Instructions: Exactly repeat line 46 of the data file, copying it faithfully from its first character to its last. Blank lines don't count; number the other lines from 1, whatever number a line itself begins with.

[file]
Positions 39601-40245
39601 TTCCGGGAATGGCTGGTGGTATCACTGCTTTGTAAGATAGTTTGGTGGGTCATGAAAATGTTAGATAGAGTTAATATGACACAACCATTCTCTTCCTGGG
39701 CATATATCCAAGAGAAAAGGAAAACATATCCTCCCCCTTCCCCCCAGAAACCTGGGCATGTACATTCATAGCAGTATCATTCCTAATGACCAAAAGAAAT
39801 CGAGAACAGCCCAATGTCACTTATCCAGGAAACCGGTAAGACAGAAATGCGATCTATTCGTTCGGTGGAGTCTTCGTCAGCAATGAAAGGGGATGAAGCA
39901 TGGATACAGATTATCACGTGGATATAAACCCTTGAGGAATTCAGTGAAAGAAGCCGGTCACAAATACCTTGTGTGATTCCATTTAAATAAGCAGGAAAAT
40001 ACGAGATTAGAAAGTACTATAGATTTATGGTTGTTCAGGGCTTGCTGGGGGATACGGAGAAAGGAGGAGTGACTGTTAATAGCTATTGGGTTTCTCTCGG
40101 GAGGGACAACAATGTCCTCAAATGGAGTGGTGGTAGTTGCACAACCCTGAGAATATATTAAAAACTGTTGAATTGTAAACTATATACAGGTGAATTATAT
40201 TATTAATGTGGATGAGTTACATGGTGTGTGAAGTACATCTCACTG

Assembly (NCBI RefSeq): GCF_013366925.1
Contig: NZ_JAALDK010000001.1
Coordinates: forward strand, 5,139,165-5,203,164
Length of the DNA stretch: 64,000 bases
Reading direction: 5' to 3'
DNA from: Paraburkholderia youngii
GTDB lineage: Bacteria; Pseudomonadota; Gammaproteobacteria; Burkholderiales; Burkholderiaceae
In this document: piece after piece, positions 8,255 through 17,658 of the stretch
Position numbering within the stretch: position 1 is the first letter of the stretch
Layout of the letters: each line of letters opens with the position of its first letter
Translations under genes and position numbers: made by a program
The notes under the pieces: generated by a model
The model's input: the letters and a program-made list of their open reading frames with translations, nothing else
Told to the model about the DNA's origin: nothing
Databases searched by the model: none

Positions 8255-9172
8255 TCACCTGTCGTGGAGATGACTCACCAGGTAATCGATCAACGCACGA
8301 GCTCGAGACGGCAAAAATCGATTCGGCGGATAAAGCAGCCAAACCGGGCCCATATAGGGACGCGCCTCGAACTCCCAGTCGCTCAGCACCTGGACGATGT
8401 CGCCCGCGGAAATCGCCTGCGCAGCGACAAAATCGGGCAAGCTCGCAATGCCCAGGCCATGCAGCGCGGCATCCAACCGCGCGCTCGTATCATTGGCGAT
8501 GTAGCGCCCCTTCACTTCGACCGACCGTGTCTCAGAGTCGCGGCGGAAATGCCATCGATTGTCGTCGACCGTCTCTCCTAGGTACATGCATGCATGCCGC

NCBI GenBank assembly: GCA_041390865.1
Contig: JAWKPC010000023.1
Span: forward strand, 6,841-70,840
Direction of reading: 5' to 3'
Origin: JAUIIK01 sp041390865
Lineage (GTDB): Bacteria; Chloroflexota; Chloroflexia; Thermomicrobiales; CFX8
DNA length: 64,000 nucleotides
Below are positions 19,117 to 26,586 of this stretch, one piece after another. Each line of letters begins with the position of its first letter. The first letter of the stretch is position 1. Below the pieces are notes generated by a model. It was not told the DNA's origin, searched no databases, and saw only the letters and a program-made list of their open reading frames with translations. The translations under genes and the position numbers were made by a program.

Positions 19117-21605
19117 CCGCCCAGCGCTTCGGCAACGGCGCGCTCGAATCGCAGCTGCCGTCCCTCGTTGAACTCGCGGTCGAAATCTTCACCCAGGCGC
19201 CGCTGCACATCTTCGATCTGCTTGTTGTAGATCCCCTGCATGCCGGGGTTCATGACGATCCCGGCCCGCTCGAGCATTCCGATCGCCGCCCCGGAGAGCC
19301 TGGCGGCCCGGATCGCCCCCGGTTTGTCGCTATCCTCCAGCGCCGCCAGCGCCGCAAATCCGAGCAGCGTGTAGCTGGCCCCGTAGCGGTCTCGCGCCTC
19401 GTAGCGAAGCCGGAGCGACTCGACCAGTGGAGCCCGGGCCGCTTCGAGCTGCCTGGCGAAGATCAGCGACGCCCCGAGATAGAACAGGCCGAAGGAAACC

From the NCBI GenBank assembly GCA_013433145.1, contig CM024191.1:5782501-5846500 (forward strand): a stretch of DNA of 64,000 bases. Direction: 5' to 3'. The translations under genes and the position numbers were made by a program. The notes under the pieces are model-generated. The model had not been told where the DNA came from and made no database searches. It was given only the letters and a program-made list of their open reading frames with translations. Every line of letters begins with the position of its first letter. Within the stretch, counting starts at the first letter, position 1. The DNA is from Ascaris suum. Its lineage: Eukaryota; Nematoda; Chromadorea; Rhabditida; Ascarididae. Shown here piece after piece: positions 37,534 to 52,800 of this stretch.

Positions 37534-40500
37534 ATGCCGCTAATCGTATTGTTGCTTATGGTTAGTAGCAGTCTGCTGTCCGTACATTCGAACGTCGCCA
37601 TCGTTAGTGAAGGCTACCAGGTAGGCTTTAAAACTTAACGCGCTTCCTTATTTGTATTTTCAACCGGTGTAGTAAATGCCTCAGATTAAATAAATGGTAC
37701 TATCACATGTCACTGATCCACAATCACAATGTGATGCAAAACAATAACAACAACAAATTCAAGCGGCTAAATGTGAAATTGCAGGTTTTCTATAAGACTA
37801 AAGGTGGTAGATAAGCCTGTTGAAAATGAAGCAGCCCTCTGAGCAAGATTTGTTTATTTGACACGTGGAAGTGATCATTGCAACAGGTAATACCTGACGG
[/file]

37701 TATCACATGTCACTGATCCACAATCACAATGTGATGCAAAACAATAACAACAACAAATTCAAGCGGCTAAATGTGAAATTGCAGGTTTTCTATAAGACTA